October 24, 2007 05:58am
LAWYERS for asbestos victims fear the new board of the James Hardie subsidiary Amaca is using a WA case to attempt to limit the number of successful lawsuits.
Denis Walter John Moss and his wife, Patricia Margaret Hannell, won a case against Amaca Pty Ltd, the James Hardie asbestos-producing subsidiary, in December last year and were awarded $5million.
Mr Moss, who died in June, was exposed to asbestos in the mid-1980s and 1990 as a result of occasional work on asbestos cement products in and around his home. He was diagnosed with mesothelioma in November 2005.
Amaca appealed against the West Australian Supreme Court decision earlier this year to award damages. The Court of Appeal overturned the trial judge's decision, stating Amaca did not breach its duty of care by failing to advertise the dangers of asbestos in the mass media.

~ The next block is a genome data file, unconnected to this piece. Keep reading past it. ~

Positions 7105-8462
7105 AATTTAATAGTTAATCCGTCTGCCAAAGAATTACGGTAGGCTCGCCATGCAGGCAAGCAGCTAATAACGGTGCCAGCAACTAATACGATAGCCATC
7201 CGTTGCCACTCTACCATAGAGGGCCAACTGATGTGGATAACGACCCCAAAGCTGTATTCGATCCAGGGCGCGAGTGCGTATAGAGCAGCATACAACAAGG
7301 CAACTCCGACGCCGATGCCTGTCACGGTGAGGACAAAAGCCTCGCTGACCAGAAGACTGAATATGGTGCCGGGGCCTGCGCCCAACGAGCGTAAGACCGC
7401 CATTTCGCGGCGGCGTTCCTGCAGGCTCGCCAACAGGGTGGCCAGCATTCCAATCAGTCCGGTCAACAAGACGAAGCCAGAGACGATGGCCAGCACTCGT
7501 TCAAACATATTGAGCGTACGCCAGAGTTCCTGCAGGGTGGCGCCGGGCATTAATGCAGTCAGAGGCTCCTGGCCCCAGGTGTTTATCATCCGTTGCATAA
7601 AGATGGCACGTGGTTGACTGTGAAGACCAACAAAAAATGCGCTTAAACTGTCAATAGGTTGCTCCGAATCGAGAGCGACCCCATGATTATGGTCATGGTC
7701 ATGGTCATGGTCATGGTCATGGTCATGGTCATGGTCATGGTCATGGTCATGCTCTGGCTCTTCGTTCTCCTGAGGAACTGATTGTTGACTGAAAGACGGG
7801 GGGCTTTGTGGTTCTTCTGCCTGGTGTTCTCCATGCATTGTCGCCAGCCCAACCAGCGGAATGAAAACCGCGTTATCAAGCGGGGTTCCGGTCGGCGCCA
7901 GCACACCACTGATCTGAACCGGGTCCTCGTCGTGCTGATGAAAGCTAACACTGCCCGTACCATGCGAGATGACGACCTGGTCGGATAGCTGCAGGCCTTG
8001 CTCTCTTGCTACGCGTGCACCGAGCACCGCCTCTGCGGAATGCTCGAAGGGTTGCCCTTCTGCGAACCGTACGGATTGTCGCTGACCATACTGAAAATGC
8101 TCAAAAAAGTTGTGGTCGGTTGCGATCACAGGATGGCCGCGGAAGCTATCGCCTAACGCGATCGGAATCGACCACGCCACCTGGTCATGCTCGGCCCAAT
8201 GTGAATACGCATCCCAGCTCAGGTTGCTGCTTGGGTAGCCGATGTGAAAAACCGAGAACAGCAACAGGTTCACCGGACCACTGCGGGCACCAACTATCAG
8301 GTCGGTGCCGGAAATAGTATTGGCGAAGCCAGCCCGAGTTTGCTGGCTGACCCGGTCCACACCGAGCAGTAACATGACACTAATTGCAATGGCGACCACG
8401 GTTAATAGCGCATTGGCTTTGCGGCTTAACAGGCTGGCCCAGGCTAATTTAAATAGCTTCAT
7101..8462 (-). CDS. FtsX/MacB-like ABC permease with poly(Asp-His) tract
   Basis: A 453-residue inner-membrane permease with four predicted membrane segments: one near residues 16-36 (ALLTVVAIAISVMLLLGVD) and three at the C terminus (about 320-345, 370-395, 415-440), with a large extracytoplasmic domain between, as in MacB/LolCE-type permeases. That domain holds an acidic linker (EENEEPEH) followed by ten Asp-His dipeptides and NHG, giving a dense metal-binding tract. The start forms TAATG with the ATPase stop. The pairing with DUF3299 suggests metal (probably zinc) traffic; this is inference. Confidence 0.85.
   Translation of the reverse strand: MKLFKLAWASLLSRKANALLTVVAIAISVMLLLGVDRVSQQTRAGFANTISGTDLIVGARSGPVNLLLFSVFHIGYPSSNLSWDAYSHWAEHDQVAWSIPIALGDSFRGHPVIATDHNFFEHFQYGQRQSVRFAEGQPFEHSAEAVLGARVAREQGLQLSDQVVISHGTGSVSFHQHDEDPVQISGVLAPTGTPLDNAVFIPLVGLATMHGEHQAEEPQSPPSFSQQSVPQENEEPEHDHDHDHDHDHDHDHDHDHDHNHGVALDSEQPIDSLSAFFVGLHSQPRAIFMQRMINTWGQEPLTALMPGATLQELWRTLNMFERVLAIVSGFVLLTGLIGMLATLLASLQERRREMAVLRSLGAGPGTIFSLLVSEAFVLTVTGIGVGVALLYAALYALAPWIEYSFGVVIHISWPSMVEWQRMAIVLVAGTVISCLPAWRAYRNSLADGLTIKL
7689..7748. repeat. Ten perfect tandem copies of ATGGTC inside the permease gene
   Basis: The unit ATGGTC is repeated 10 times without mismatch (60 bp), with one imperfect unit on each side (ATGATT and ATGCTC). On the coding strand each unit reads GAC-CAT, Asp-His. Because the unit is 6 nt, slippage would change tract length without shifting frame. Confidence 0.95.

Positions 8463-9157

Today in Perth, Mrs Hannell is seeking special leave to appeal against that decision in the High Court.
For decades, the key tenet of asbestos disease litigation, particularly in New South Wales, has been the finding by the courts that James Hardie had actual knowledge of the dangers of asbestos as early as 1938 but did not do enough toprotect workers and warn customers.
Slater and Gordon asbestos litigation specialist Tanya Segelov said it was possible the new Amaca board - appointed by James Hardie and the NSW Government - was testing the water in Western Australia, and if successful, might take a harder line in other jurisdictions.
If Amaca won such cases, it could reduce the ability of thousands of future victims to obtain compensation.